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Posts Tagged ‘Aichi Prefecture’

Panorama House in Japan by CAPD

Sunday, March 4th, 2018

Article source: CAPD 

It is a residential area near the capital of the prefectural government, but it is blessed with a natural area dotted with fields and irrigation ponds. Facing the lake, surrounded by lush greenery, it is a great location that seems to come out in the movie and folklore story. The so-called architecture of the picture is a site with the power which is likely to draw how much.

Image Courtesy © ad hoc inc Daisuke Shima

  • Architects: CAPD
  • Project: Panorama House
  • Location: Aichi Prefecture, Japan
  • Photography: ad hoc inc Daisuke Shima
  • Structural Design: Hidetaka Nakahara(Q & Architecture)
  • Site Area: 521.07 sqm
  • Total Floor Space: 159.90 sqm(1F→36.12 sqm ,2F→123.78 sqm)


Turn,Turn,Turn in Aichi Prefecture, Japan by bandesign | Hisanori Ban Architect

Wednesday, December 27th, 2017

Article source: bandesign | Hisanori Ban Architect 

Turn,Turn,Turn, There is a spiral slope.

Turn and go up, And then go through a wall, Turn up next space, Turn,Turn,Turn, At last reach the sky.

Image Courtesy © Shigetomo Mizuno

  • Architects: bandesign | Hisanori Ban Architect
  • Project: Turn,Turn,Turn
  • Location: Yatomi City  Aichi Prefecture, Japan
  • Photography: Shigetomo Mizuno
  • Structure: Reinforced Concrete structure + Wooden structure
  • Architects: Hisanori Ban , Yasutaka Shinkai/ bandesign
  • Structural Design: Takao Michikura /IIJIMA Structural Design Office
  • Site area: 213.26sqm
  • Area: 212.56sqm
  • Year: 2014


Tetote Note in Aichi Prefecture, Japan by Yoshihiro Kato Atelier Co., Ltd.

Sunday, June 11th, 2017

Article source: Yoshihiro Kato Atelier Co., Ltd.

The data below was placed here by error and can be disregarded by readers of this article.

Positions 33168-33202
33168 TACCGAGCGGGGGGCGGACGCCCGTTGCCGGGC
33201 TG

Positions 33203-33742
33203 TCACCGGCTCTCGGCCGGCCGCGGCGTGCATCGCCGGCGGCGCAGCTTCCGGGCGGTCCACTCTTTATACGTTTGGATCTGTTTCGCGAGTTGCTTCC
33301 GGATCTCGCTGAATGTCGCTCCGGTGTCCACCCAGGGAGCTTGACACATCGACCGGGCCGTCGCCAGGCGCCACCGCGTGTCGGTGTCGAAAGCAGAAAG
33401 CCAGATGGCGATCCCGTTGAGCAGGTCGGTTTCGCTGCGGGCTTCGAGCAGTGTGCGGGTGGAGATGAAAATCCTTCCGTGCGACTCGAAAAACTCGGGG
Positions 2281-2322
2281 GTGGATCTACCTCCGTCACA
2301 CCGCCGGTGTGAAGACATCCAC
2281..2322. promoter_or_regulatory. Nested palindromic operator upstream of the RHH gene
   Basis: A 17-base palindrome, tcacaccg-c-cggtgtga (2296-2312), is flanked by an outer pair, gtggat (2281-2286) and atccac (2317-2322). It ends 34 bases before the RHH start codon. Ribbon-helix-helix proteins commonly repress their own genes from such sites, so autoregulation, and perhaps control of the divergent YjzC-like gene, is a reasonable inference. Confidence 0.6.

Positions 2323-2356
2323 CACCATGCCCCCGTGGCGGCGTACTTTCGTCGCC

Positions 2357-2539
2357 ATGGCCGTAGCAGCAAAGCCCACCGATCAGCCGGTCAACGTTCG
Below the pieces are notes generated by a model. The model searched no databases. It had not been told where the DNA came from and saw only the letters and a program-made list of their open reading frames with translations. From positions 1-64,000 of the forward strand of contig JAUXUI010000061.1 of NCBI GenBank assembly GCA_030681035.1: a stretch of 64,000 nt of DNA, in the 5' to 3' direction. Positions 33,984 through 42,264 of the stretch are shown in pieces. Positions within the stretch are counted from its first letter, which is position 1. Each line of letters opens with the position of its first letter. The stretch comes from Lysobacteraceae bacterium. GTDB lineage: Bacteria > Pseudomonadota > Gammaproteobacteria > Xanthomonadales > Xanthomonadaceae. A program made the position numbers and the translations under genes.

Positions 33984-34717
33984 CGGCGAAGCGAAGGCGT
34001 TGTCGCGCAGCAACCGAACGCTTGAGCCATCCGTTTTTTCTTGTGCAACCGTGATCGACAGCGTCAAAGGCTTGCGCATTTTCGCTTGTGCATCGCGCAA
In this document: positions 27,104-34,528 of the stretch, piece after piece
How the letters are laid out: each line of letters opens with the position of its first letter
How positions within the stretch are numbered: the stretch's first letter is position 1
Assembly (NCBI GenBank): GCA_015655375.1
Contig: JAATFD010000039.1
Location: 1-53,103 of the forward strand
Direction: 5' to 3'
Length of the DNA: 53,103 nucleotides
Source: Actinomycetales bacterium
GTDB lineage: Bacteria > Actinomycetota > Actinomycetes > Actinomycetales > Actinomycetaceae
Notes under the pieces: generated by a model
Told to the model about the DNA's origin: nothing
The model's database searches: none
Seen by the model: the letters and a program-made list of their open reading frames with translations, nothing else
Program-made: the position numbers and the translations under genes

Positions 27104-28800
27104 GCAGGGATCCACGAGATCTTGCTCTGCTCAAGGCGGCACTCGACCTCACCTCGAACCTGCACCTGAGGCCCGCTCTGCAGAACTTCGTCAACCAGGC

The square and pure white building located on a 100 square meter site is called TETOTE NOTE. TETOTE means handshake in Japanese, and it signifies the collaboration among the designers, the clients, and those involved in creating. The first to fifth floors are used as an in-house studio, and the simple arrangement of oblong circular windows in the flat outer surface is impressive. These windows have two ways of opening—vertically and horizontally. Attached just at the surface of the outer wall, these windows give the impression of flatness viewed from the outside, while the thickness of the walls further emphasizes the oblong shape, capturing more random and active shadow and light. In this way the structure has the impression of duality, with a rougher interior, and it represents a stronger relationship through space and minimal detail, without incorporating a great deal of design information. Glass is used for the roofs of the stairway shafts connecting the floors, shedding light on the walls of each floor, and this light changes over time. The steps of the steel staircases are punched through with oblong holes to allow more light to reach all the way to the bottom floor.

Image Courtesy © Nacasa & Partners inc.


House in Yamanote, Japan by Katsutoshi Sasaki + Associates

Sunday, September 6th, 2015

Article source: Katsutoshi Sasaki + Associates

When I came for the first time on this project site, the whole site was covered in the shade. Because there is a 6-story apartment complex is built in the site south side. I propose this project about a relation with the natural light in the shadow place.